Maybe it’s wishful thinking, but it sure would be nice.

The cast is reinforced by an interesting backstory that weaves them all together. Overwatch’s plot is unique because it has one, and it doesn’t. When the first trailer debuted in 2014, it hinted at a global crisis for which the Overwatch organisation was founded, and subsequently disbanded. “The world needs more heroes,” was cover star Tracer’s line two years ago – seventeen more, to be exact. Since then, Blizzard has slowly revealed more about the world of Overwatch, through stunningly animated short films like “Alive” that delves into the past of sniper Widowmaker and the aforementioned global Omnic crisis, and “Dragons” which details the rivalry of brothers Hanzo and Genji, all playable heroes in the game.

Unlike Titanfall, a multiplayer shooter where the plot is interwoven with multiplayer matches, each objective-based game in Overwatch stands on its own. Instead, small details about the world and its characters are given away through character lines, details on certain maps, a series of comics published on the game’s website, and in the smallest places in the animated shorts, like on newsreels.

It would have been easy for Blizzard to forgo providing any justification for the colourful cast to shoot at each other, but the ghost of their cancelled MMO Titan still lingers in places, like in Tracer’s gameplay, and presenting the plot details in this way made me feel more attached to the game, once the matches were over and I finally had to get some sleep. (Boo.)

Post-match stats and the Play Of The Game, made infamous during the beta for Blizzard’s AI always tending to pick superpowered sentry robot Bastion, are motivation enough to keep playing, and to improve your game. That, and the loot system, for there must always be a loot system.

And here’s the only criticism, that is not exclusive to Overwatch, certainly. Halo 5 Guardians, Dragon Age: Inquisition, Grand Theft Auto V and Uncharted 4: A Thief’s End are all the same; utilising an upgrade system for which paying a fee is just slightly more beneficial than working towards it in the base game. Maintaining game servers, especially in an environment so high in demand, is no doubt expensive. Luckily, the microtransactions in Overwatch, after criticism of a tiered ability system in the game’s early stages, are entirely cosmetic. The full price of the game at launch may still be too large a barrier for some; but Blizzard have worked exceedingly hard on balance, character and gameplay flow such that I feel as though I’m getting my money’s worth. (I did trade in, though. That definitely helps. Long live physical media?)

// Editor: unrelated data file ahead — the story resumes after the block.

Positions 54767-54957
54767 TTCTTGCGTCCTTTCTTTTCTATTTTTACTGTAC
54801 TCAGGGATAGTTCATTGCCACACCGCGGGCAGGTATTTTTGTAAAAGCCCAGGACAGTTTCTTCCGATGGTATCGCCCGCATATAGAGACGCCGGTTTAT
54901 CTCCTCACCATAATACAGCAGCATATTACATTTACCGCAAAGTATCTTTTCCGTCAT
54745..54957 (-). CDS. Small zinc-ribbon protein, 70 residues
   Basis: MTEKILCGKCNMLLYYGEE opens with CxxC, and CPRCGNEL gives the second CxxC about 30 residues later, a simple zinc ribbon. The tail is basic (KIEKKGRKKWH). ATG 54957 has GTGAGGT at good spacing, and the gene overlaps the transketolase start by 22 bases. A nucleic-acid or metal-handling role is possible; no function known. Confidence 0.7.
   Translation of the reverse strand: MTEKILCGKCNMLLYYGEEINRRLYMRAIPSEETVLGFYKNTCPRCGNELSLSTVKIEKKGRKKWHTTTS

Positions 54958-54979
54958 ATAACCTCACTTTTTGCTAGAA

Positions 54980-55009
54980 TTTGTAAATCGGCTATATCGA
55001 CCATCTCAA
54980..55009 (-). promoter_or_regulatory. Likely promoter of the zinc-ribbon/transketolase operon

With Overwatch, Blizzard are making a bid to be the late-night staple of even more players around the world, adding it to their arsenal along with Hearthstone, Heroes of the Storm, and the ever-present World of Warcraft. Their first new IP for almost 20 years earns its keep, staying engaging with hero-swapping gameplay that rewards for looking for alternative styles of play, breakneck pace and buckets of charm.

While it’s going to be easy for the maps and maybe even the heroes to become old fast, Blizzard’s record of post-release support is nigh unparalleled; WoW has been running for 12 years, after all.

This review is based on the PS4 version of Overwatch. The game is also available on Xbox One and PC.

The writer is aware that Overwatch is not technically a MOBA but couldn’t resist the pun.